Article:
Two-way Trade in the “Same” Commodity

The same commodity can be both imported and exported to a single country.

September 24, 2018

Sunday, when my grocery guy Lucio came to my gate, his truck contained, along with the usual variety of produce and other foodstuffs, a box of beautiful strawberries, which I snatched up along with my other purchases. As often in the past, these berries came from Driscoll’s in Watsonville, California, where—interestingly enough—they were almost certainly harvested by Mexican and Central American workers.

Out of curiosity, I looked up more information about this firm and found it to be even more interesting and entrepreneurial than I had previously imagined. My access to this product, here at the ends of the Mexican earth, I file under the rubric Miracles of the Market.

This situation—strawberries being grown in the USA and shipped to the far reaches of Mexico—illustrates one of the often-overlooked realities of international commerce: the same product is being exported and imported by each country.

Many strawberries are grown in Mexico and shipped to the USA for sale, as every American is probably aware. But strawberries are also grown in the USA and shipped to Mexico for sale. There is no contradiction or economic anomaly here.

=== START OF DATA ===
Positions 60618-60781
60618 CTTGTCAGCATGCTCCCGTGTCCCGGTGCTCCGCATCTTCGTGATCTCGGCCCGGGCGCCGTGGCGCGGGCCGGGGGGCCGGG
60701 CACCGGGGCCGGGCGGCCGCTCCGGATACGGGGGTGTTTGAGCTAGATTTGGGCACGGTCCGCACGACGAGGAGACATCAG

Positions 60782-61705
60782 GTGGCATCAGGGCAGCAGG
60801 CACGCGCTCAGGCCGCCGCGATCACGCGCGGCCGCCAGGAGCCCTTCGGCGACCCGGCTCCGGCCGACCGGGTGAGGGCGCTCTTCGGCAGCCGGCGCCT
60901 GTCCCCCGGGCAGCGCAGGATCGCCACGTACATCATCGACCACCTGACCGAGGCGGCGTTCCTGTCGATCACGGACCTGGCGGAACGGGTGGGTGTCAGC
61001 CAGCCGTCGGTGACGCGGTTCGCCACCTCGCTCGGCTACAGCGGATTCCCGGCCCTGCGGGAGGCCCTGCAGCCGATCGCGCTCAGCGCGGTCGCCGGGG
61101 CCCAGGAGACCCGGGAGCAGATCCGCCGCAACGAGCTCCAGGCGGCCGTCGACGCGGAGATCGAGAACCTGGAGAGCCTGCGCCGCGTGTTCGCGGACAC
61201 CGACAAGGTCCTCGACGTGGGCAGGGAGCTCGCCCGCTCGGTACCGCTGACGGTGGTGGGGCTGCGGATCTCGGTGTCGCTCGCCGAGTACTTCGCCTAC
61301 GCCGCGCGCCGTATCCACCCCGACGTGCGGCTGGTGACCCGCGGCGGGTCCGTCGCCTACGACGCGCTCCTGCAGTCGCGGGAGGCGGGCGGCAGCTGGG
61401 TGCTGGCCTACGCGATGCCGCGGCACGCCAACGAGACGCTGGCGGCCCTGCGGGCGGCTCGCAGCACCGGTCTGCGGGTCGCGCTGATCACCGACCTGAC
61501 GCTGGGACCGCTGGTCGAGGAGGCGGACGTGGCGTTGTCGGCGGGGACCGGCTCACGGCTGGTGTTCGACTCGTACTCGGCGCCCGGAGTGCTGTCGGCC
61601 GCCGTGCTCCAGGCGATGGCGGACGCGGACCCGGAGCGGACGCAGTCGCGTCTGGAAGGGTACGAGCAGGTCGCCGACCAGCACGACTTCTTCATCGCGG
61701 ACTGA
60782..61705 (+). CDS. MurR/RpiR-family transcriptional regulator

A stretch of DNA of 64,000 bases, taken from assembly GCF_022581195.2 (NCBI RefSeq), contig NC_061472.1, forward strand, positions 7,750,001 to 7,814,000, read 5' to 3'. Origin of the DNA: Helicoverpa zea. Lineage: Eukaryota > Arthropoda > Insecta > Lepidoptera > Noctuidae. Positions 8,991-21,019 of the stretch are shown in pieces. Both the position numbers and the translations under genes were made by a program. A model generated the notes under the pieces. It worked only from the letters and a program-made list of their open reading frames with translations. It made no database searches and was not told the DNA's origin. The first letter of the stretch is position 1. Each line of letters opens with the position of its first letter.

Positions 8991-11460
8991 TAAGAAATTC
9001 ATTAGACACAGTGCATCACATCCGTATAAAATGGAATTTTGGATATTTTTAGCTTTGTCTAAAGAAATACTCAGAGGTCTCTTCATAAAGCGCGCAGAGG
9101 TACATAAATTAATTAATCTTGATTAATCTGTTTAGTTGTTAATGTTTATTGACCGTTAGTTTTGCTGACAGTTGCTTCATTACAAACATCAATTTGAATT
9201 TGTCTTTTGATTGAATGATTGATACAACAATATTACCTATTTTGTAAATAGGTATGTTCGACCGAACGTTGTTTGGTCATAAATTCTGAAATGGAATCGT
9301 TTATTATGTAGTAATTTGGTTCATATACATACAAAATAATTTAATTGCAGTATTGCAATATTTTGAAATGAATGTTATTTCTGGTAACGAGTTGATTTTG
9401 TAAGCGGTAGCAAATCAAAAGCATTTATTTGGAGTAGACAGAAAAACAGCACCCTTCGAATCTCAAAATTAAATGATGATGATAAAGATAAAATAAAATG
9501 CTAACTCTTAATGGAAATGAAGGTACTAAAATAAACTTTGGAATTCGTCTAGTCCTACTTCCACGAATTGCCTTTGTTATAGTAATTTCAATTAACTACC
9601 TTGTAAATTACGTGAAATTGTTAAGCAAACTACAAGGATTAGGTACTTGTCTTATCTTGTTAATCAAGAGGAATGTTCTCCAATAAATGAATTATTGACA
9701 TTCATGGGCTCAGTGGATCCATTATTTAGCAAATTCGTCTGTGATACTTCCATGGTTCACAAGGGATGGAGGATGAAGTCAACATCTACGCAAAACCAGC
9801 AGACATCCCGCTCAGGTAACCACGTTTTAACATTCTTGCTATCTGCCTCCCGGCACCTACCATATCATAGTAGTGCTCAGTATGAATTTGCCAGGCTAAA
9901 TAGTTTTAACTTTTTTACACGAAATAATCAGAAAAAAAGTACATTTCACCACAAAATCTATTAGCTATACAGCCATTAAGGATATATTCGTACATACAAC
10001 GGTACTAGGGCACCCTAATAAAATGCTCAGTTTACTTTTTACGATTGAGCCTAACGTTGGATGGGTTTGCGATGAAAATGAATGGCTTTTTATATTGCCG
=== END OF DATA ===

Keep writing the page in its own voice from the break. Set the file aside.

The same thing happens with countless other commodities. These cases arise because of interregional and international differences in growing seasons, uncorrelated variations in demand, and peculiarities of production setups in multinational firms (e.g., Driscoll’s), among other things. In fact, the “same” product is not the same in every economic dimension, so the two-way traffic is not a case of carrying coals to Newcastle.

In some economically relevant regard, the product being imported at any particular moment differs from the product being exported from a given country. International trade is much more complex than one might imagine.

International trade is much more complex than one might imagine.

This economic complexity is one reason why government interference in international trade—tariffs, subsidies, import quotas, ad hoc punishment of firms shifting production abroad, and so forth—is so disruptive and destructive of the mutual gains from trade that give rise to trade in the first place. Politicians and bureaucrats are using sledgehammer policy tools to perform brain surgery.

It’s no wonder they make a hash of matters, as the Trump administration’s trade policies are doing to an increasing extent with each passing day.

And besides the actual economic destruction being wreaked, the uncertainty created by such bull-in-the-China-shop measures leads entrepreneurs to curtail new investments and hiring as they hunker down waiting to see where the bull’s next step will come crashing down and trying to prevent their money from being swept away in the political gale.

Republished from the Independent Institute.

Robert Higgs is Senior Fellow in Political Economy for the Independent Institute.
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